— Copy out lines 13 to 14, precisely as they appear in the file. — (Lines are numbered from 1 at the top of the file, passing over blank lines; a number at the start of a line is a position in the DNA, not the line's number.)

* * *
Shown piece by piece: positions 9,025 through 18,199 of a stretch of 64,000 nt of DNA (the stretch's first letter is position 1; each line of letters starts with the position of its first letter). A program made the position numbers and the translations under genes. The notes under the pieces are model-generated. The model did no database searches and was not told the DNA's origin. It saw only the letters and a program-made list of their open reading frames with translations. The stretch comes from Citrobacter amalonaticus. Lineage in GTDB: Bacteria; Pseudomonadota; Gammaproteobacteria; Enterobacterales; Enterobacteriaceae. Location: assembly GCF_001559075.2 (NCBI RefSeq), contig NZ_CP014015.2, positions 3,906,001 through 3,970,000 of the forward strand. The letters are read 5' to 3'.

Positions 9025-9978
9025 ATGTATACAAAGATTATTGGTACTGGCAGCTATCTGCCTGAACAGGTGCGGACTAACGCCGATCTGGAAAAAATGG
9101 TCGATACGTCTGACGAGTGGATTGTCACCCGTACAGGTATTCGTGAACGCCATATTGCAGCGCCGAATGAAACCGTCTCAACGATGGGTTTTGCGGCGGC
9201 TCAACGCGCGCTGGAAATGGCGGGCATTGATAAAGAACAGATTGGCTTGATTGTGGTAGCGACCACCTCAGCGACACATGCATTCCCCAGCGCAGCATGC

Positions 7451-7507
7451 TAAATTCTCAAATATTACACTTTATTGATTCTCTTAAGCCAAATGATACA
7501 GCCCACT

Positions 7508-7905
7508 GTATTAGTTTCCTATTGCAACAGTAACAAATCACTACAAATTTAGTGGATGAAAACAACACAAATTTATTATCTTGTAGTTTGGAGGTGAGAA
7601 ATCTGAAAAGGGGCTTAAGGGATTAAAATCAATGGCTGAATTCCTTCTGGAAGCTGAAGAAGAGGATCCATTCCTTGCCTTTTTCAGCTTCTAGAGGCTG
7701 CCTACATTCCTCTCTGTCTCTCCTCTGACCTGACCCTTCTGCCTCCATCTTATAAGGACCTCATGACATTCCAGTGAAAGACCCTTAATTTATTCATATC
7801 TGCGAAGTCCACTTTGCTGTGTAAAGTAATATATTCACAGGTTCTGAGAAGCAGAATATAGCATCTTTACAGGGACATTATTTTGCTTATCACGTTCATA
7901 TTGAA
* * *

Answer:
7801 TGCGAAGTCCACTTTGCTGTGTAAAGTAATATATTCACAGGTTCTGAGAAGCAGAATATAGCATCTTTACAGGGACATTATTTTGCTTATCACGTTCATA
7901 TTGAA